As a whole, the March Sisters – McCoy and Leon joined by Jazmin Miro (Meg) and Kaia Mills (Beth) – displayed great individuality between their characters and amazing chemistry together. Miro, Leon, Mills, and McCoy showed the audience a truly special bond between sisters; their enchanting playfulness evident during “Our Finest Dreams” and “Five Forever” was both entertaining and captivating.
Other than some awkward placements, the creative direction – done by McCoy – helped the characters flourish. McCoy’s direction was backed by the wonderful stage management of Caiden Talbert, Mielah Pierce, and Arianna Rotondo, who made sure all the transitions were seamless. The hair and makeup crew – Lexi Denison, Trinity Sparks, and Danielle Stevens – did an impeccable job, especially with how Jo’s wig at the end of Act 1 was stable to the point of looking like real hair and how Beth’s frail makeup in Act 2 made her look truly sickly.
With wonderful storytelling and a lovely cast of characters, Calvary Christian Academy’s performance of “Little Women: The Musical” was truly “Astonishing.”
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By Sarah Wyner of Marjory Stoneman Douglas High School
What’s a cheer captain without a squad? Teamwork makes the dream work, as they say, and whether you’ve been relocated to a new school or are being overthrown by your power-hungry next-door neighbor, it is essential to have your squad to keep your spirits high. Stunted into greatness, David Posnack Jewish Day School’s production of “Bring It On” proves to be a relevant comedy that delves into the complexities of unexpected friendships, facing the unknown, and embracing what you were born to do.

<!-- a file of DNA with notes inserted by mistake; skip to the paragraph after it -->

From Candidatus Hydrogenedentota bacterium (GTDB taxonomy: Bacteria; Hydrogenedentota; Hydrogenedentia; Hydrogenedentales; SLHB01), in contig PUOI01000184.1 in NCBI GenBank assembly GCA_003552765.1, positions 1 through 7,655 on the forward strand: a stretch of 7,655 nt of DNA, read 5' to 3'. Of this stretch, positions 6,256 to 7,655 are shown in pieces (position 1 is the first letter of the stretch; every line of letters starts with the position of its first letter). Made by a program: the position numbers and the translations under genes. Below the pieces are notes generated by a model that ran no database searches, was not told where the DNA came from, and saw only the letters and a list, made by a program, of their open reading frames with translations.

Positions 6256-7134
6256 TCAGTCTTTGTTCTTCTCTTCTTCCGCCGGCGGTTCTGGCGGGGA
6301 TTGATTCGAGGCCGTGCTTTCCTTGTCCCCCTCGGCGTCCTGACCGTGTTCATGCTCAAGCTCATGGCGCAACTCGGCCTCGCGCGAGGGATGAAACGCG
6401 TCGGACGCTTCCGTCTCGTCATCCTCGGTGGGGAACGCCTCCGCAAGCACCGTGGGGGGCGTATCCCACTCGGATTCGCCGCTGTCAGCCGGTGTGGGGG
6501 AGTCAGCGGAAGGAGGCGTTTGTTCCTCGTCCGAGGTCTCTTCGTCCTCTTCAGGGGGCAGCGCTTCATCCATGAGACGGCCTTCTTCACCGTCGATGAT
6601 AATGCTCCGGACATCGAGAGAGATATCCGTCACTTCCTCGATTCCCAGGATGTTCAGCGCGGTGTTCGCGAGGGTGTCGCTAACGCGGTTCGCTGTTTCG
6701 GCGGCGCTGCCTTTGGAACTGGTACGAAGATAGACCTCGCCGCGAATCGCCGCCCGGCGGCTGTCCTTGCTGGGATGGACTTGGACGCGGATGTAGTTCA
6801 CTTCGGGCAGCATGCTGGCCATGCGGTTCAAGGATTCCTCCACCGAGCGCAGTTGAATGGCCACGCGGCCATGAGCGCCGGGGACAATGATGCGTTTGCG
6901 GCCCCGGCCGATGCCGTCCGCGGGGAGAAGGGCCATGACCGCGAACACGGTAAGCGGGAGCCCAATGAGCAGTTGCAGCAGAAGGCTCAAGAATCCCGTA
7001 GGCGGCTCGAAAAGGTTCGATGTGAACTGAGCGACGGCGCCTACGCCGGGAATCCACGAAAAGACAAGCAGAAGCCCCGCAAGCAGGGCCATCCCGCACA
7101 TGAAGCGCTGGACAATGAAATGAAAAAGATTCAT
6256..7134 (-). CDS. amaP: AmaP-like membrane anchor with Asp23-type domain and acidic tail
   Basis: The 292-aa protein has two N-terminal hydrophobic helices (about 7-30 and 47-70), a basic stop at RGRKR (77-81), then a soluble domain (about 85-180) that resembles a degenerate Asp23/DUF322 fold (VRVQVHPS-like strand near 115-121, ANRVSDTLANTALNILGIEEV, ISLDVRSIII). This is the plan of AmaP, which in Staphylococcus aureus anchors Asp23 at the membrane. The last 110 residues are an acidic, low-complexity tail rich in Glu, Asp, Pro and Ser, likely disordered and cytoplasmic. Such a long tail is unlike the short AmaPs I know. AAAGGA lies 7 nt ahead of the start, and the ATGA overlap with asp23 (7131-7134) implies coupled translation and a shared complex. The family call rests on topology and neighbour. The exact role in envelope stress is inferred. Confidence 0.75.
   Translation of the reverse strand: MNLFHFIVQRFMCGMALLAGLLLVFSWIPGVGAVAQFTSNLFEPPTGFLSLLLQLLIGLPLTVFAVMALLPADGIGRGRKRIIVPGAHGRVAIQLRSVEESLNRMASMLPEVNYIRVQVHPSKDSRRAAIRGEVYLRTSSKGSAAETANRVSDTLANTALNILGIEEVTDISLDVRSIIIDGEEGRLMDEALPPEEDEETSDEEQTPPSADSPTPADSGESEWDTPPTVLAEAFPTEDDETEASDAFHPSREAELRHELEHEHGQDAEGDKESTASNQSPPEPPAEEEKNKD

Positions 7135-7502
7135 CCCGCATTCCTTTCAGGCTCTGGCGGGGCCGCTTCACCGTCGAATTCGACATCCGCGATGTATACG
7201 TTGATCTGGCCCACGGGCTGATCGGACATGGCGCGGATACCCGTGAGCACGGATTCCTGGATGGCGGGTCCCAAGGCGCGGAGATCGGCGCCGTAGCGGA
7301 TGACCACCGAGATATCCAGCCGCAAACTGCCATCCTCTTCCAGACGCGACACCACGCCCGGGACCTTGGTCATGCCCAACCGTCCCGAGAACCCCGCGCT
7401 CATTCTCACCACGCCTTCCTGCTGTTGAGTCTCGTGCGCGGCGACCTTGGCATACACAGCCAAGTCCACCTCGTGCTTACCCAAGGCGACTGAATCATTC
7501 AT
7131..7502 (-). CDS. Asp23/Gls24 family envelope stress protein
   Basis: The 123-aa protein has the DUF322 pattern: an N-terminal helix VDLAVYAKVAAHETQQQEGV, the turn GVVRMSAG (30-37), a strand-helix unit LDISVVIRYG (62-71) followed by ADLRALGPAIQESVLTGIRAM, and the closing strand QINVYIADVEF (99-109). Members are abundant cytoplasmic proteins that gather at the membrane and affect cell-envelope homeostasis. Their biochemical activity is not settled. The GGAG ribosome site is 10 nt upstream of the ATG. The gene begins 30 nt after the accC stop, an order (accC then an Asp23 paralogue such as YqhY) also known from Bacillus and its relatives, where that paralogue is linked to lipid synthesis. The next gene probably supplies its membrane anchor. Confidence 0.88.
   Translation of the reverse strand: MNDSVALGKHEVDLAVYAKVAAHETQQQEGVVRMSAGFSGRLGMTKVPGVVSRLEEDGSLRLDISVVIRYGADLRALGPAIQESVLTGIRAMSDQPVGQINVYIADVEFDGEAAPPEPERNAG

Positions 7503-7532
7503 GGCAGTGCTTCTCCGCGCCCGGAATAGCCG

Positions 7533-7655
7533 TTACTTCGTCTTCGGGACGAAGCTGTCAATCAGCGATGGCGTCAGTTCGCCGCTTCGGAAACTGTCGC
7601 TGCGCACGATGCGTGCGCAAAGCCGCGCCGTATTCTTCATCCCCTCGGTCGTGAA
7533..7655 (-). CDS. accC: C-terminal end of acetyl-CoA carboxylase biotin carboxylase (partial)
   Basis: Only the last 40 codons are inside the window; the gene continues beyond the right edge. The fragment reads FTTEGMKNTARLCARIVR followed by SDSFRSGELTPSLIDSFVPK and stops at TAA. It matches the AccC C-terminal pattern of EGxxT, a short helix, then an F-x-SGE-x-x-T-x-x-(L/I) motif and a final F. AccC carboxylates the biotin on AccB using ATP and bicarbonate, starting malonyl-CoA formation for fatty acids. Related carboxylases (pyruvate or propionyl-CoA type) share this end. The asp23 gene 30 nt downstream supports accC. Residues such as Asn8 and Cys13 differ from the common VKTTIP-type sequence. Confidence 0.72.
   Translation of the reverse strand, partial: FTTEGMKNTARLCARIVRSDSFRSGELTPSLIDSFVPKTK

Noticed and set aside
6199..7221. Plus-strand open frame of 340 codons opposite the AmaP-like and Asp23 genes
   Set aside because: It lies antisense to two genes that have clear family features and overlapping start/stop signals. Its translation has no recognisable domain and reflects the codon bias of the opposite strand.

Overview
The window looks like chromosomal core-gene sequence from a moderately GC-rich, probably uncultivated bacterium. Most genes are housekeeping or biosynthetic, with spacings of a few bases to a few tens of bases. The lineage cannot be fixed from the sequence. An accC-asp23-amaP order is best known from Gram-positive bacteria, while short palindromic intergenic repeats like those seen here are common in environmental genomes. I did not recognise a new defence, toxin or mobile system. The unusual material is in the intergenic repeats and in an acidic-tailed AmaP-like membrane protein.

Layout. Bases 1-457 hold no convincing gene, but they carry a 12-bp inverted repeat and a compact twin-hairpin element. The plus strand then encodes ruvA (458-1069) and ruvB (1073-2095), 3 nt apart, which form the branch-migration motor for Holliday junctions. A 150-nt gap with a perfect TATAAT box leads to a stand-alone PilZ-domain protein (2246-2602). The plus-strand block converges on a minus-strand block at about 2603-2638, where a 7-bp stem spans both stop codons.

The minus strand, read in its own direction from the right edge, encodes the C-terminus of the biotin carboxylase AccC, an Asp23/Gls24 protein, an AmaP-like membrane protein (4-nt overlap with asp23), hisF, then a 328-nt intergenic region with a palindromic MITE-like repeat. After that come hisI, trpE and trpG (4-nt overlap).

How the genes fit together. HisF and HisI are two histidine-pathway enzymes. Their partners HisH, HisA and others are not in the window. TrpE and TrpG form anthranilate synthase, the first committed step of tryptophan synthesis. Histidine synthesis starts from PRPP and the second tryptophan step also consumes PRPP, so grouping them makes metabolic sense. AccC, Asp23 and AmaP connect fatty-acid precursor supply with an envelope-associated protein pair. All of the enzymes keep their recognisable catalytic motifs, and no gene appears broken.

Loosely based on the 2000 movie of the same name, “Bring It On: The Musical” is mounted with legendary music and lyrics by tony-award winning team, Lin-Manuel Miranda, Tom Kitt, and Amanda Green. After officially premiering on Broadway in August 2012, the show scored three Tony nominations including a nomination for best musical. This spirited show focuses in on the life of Campbell Davis, ambitious cheer captain of Truman High School, whose entire world takes a spin when she is suddenly redistricted across town to Jackson High. Though the school doesn’t even have a cheer team, Campbell finds her own sassy squad and works hard for her dreams against all odds, in the face of any competition.